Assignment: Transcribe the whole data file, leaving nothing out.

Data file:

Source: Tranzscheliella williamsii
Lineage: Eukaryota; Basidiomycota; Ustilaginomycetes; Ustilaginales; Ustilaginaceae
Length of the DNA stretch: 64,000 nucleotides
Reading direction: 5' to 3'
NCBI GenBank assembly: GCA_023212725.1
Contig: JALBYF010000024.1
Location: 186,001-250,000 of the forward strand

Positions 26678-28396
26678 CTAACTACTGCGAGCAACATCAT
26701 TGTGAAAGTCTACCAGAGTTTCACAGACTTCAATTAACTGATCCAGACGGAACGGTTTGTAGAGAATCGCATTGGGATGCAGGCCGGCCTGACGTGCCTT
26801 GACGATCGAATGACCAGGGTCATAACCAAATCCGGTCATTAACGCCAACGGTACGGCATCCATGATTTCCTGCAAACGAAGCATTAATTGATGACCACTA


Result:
Source: Tranzscheliella williamsii
Lineage: Eukaryota; Basidiomycota; Ustilaginomycetes; Ustilaginales; Ustilaginaceae
Length of the DNA stretch: 64,000 nucleotides
Reading direction: 5' to 3'
NCBI GenBank assembly: GCA_023212725.1
Contig: JALBYF010000024.1
Location: 186,001-250,000 of the forward strand

Positions 26678-28396
26678 CTAACTACTGCGAGCAACATCAT
26701 TGTGAAAGTCTACCAGAGTTTCACAGACTTCAATTAACTGATCCAGACGGAACGGTTTGTAGAGAATCGCATTGGGATGCAGGCCGGCCTGACGTGCCTT
26801 GACGATCGAATGACCAGGGTCATAACCAAATCCGGTCATTAACGCCAACGGTACGGCATCCATGATTTCCTGCAAACGAAGCATTAATTGATGACCACTA